After beating the friend who had betrayed him, the whale jumped into the water and chased the men in the canoe. Great white waves rose and fell, as he churned his way through the water, and, out of a wound in his head which the starfish had made, he spouted water high into the air.
The whale continued his relentless chase, and, when the men in the canoe saw him, they said, "He is gaining on us, and, when he catches us, we shall all be drowned." But the native bear, who was in charge of the oars, said, "There is no need to be afraid; look at my arms. They are strong enough to row the canoe out of danger." This reassured his companions, and the chase continued.
The voyage lasted many days and nights. During the day, the hot sun beat down on the men in the canoe, and, at night, the cold winds chilled them. But there was no escape; they must go on. By day and night, they could see the whale spouting in his fury, and churning the sea into foam with the lashing of his tail.
At last land was sighted, and the men rowed very fast towards it. When they landed from the canoe, they were very weary, and sat down on the sand to rest. But the native companion, who was always a very lively fellow and fond of dancing, danced upon the bottom of the canoe until he made a hole in it. He then pushed it a short distance from the shore, where it settled down in the water -and became the small island that is now at the entrance of Lake Illawarra.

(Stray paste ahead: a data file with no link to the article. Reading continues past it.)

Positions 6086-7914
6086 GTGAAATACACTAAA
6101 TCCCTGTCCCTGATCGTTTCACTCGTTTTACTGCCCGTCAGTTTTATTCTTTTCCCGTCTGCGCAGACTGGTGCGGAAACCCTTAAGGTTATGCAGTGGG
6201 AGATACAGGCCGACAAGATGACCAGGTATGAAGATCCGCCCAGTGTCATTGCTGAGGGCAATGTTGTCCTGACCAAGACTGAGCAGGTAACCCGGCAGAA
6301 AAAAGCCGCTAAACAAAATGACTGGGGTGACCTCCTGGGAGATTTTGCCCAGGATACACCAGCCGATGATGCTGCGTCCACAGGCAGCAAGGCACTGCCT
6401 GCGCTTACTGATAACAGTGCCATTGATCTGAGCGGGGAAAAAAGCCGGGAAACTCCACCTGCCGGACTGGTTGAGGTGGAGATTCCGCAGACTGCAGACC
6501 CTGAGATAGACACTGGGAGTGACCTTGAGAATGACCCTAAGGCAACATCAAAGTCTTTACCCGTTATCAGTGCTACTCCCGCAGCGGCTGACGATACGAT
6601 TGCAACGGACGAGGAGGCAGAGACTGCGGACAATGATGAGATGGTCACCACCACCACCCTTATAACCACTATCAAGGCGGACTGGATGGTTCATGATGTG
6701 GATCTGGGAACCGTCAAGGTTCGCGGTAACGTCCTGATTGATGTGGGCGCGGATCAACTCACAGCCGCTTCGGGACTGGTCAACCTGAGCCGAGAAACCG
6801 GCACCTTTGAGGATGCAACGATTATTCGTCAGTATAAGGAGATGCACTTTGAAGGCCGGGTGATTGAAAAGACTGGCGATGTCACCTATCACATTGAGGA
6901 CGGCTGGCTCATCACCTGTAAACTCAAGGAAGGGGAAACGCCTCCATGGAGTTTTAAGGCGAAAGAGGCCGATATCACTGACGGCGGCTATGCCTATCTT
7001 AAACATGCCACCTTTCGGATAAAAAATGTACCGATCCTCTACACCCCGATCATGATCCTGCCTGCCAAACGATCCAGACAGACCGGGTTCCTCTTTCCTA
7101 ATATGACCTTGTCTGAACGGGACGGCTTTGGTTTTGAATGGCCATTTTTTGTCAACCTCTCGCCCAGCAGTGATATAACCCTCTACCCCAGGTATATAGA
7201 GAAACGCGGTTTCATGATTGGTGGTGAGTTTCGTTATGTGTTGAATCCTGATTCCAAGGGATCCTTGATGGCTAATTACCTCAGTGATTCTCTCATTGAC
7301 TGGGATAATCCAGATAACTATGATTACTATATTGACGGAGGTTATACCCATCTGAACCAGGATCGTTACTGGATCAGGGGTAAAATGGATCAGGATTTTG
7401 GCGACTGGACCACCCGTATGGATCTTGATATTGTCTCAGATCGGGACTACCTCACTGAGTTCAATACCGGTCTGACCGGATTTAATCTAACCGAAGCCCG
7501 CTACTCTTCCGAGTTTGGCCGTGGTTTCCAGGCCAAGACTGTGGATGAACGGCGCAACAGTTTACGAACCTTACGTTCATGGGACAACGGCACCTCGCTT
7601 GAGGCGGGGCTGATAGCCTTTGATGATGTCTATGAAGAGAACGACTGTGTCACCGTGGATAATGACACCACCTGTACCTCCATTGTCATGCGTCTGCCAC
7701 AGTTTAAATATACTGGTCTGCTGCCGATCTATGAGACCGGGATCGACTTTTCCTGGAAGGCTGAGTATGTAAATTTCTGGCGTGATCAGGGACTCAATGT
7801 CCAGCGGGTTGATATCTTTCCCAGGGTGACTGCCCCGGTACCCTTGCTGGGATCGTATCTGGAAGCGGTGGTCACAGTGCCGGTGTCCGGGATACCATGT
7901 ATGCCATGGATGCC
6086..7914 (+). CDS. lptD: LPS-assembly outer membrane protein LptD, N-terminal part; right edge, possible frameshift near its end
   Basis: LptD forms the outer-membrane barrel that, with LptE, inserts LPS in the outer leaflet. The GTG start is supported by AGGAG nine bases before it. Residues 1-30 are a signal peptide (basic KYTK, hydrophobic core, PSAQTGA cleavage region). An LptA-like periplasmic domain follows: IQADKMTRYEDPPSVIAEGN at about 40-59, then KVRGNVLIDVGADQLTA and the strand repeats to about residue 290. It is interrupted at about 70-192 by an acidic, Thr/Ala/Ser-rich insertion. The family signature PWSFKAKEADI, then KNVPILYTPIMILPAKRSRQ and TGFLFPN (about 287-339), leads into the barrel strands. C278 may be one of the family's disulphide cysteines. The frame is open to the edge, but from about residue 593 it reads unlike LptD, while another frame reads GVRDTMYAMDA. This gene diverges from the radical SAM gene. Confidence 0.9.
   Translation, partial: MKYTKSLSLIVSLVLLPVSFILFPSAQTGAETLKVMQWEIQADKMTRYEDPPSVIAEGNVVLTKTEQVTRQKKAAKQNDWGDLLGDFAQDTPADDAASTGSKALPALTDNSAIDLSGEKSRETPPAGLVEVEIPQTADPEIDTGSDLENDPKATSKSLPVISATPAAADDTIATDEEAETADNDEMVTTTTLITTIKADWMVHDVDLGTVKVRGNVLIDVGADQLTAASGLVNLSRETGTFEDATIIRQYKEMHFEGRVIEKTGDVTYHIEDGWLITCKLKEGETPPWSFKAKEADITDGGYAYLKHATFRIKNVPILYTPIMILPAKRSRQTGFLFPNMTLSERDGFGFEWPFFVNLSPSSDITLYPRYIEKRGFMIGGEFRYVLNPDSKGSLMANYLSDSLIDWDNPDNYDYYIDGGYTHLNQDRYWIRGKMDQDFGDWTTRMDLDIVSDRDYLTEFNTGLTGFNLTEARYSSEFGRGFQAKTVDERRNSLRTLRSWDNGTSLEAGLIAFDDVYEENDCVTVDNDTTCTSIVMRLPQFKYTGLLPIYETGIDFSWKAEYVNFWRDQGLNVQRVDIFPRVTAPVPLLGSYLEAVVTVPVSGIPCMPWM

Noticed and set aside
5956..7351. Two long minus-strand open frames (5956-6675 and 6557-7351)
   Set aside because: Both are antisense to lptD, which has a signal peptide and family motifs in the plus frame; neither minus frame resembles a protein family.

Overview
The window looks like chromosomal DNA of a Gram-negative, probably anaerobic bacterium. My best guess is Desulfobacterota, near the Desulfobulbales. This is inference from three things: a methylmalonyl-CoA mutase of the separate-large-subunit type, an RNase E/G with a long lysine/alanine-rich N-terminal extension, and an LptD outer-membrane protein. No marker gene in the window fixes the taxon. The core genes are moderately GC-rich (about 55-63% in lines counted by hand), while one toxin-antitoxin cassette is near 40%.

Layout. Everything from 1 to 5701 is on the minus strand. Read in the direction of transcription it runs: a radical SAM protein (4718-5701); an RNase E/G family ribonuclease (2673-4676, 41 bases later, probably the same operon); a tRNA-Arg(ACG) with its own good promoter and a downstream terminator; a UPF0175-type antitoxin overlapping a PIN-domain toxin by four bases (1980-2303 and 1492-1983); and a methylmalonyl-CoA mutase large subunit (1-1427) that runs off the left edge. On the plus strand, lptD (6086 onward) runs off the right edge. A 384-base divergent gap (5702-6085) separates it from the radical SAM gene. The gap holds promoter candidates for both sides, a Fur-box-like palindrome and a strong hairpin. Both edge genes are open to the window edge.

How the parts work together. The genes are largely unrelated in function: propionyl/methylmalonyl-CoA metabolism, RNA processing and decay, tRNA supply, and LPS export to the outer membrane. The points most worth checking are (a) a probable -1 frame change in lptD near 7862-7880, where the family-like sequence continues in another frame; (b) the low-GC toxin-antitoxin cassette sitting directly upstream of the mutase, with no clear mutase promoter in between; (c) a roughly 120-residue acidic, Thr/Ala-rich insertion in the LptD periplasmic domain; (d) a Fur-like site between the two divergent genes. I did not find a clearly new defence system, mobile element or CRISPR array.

When the whale arrived at the landing place, he saw the men on shore and his canoe wrecked. He travelled along the coast and spouted water with anger as he thought of the trick that had been played on him, and of the wreck of his beloved canoe.
Even to the present day whales spout, the starfish is ragged and torn, the native bear has very strong fore paws, and the blackfellow still roams across the wild wastes of Australia.
Sources And Further Reading
Sacred Texts Some Myths and Legends of the Australian Aborigines by W. J. Thomas